This was the first step to change yet Sylvia found in her experience, many people allowed their thoughts to control them. This is where she played. Bringing thoughts to awareness, for people who wanted change in their performance. Re-directing the brain to achieve something different to what they were doing.
The best part about all this was that it was easy to make that change. As long as a person identified where their thoughts emanated from. Was it their ego or voices from the past? Voices of parents, authority figures, siblings or friends? Were they stored neatly away in compartments or scattered any which way?
In the course of one of her programs, Sylvia related how she met a lady who was in her forties. She had everything going for her but somehow sabotaged herself at the end. She never achieved her goals.
Through the course Sylvia uncovered her emotional strategy to reveal that she did all the right things but sabotaged herself only at the end. A voice in her head was the blockage.
When asked whose voice it was, she revealed in horror “oh my God it’s my mother’s voice”. Her mother had put her down from childhood and told her she would amount to nothing. As soon as she realized that same voice was playing in her mind she wondered why she had not realised this earlier.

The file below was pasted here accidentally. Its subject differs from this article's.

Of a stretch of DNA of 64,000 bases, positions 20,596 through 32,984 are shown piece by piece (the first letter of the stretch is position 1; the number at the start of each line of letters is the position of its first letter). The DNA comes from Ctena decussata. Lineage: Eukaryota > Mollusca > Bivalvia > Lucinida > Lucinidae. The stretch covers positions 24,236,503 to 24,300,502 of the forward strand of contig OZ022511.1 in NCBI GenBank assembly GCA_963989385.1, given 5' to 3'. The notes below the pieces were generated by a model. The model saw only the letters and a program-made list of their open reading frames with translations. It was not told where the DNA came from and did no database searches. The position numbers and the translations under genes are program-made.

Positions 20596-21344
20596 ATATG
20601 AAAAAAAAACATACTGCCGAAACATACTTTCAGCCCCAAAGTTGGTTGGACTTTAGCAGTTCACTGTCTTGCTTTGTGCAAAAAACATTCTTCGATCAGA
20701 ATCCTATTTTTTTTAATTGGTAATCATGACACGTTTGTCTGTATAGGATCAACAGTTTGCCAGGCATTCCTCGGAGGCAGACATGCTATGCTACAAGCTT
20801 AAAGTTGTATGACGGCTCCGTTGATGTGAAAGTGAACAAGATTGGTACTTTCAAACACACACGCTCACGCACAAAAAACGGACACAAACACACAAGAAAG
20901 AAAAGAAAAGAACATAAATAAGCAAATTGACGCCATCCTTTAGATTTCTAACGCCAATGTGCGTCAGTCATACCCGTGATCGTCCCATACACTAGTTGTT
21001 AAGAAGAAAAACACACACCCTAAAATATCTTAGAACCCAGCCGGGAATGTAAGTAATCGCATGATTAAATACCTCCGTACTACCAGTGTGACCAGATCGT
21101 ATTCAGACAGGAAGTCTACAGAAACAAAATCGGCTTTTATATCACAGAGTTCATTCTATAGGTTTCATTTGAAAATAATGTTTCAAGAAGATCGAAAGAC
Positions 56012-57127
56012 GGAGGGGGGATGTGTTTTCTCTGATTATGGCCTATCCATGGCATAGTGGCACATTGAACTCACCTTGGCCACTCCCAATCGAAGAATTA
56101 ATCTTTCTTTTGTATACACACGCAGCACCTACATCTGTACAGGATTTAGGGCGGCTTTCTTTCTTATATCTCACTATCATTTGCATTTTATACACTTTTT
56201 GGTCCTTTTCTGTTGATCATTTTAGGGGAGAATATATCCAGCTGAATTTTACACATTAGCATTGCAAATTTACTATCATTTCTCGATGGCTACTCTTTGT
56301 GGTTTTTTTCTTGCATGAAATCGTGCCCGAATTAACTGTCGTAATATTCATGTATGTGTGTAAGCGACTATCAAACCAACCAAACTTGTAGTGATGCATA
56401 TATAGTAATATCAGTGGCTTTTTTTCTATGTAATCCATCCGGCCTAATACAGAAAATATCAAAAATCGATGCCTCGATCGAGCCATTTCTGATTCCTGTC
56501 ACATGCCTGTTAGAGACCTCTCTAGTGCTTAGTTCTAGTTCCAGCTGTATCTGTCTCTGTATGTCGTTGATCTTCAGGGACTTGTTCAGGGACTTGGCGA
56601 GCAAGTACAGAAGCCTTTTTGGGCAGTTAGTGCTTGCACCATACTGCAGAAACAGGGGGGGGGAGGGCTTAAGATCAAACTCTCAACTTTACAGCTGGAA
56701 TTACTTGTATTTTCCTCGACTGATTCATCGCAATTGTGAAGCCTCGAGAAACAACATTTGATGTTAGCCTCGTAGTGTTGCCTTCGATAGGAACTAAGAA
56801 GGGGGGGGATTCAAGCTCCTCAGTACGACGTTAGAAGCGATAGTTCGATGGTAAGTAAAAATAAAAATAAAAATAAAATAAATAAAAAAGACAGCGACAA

This was often the case in Sylvia’s experience. Like a carpenter who knew where to cut wood and how to piece it together, Sylvia was a master of the mind. She knew where the internal knots were and how to untie them.
Sylvia merely worked with the strategy of what was not working and blew it out to release the person to freedom. Understanding behavior patterns were crucial. The source of thought patterns needed to be eradicated.
Sylvia had observed that most people were on autopilot which did not augur well for introspection. On the other side of the coin those who were unleashing their full potential via changing mindsets, were doing so successfully just from a simple thing like identifying their driver thought patterns.
Best of all these change processes were easy to transfer across to others, so they could replicate talent. Ultimately it was important to take that first step and just do it!
Sylvia is a qualified Neuro Linguistic Programming (NLP) Master Trainer. She started her business in Sydney and is now based in Singapore.